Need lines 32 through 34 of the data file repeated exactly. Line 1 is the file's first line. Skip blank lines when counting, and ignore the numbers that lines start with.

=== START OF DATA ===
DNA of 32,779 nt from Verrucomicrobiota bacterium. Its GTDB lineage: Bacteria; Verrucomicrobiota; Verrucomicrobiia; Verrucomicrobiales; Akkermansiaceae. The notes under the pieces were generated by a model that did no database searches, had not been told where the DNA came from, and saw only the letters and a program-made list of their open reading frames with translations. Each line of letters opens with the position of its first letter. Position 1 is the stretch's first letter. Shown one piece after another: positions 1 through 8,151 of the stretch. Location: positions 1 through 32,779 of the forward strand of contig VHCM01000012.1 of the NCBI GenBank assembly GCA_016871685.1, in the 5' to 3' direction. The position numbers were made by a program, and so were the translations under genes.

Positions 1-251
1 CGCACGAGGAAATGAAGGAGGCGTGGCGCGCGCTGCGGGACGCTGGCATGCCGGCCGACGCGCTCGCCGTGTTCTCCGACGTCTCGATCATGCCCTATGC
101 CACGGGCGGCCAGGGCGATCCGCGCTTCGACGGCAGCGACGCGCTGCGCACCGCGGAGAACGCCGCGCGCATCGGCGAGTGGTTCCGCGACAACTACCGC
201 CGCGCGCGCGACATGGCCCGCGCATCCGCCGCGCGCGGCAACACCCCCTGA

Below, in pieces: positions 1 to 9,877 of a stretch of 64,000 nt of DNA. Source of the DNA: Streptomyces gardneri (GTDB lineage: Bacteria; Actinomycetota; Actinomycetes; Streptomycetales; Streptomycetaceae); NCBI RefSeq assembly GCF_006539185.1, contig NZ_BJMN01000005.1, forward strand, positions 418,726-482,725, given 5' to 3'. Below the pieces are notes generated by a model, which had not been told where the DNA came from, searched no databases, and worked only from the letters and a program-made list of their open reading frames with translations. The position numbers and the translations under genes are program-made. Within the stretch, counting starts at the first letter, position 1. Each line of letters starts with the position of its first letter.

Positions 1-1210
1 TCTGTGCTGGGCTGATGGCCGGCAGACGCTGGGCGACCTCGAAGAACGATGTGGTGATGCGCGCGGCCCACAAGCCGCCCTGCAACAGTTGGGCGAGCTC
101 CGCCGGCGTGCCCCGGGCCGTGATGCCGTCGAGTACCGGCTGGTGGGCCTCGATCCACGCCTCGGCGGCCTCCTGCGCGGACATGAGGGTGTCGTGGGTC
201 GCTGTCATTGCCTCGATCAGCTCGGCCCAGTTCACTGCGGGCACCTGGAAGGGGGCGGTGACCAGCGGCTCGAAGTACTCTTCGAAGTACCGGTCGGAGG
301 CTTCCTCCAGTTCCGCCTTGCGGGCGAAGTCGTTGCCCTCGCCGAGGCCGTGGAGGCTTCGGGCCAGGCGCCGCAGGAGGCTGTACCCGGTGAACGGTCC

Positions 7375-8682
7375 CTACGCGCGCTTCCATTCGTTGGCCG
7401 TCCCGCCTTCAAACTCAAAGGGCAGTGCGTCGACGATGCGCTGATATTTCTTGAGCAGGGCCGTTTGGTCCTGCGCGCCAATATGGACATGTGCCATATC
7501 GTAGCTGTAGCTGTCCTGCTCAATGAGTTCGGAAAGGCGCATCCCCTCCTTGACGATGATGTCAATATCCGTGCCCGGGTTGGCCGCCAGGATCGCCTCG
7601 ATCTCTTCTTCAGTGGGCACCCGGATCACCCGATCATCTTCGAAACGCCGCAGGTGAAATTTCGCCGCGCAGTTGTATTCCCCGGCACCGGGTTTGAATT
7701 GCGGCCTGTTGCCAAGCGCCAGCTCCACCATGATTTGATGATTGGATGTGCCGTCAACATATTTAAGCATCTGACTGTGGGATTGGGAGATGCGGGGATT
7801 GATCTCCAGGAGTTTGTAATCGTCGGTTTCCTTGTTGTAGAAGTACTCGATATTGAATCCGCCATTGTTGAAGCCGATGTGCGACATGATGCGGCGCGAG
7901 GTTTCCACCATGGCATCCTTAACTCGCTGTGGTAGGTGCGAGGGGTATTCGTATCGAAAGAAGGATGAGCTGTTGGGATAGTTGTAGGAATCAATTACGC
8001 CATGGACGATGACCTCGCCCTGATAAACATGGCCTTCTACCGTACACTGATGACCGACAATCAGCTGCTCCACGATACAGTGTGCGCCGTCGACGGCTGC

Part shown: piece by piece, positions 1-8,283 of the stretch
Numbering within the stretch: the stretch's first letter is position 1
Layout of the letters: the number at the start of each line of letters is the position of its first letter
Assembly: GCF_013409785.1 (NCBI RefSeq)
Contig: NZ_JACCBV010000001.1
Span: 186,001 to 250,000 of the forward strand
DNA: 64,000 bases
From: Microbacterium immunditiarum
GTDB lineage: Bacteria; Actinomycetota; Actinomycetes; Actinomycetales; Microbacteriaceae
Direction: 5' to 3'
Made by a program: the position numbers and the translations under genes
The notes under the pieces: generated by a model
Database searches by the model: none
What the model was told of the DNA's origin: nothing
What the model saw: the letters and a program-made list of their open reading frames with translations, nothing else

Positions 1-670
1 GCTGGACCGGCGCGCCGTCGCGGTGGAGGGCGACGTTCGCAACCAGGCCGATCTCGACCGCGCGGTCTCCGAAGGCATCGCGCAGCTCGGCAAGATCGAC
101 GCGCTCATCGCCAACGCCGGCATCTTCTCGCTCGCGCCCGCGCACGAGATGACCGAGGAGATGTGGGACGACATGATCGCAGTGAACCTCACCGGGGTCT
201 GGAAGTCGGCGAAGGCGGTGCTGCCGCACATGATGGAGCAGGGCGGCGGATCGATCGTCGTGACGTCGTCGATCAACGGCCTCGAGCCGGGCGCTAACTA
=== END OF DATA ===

The notes under the pieces: generated by a model
Database searches by the model: none
What the model was told of the DNA's origin: nothing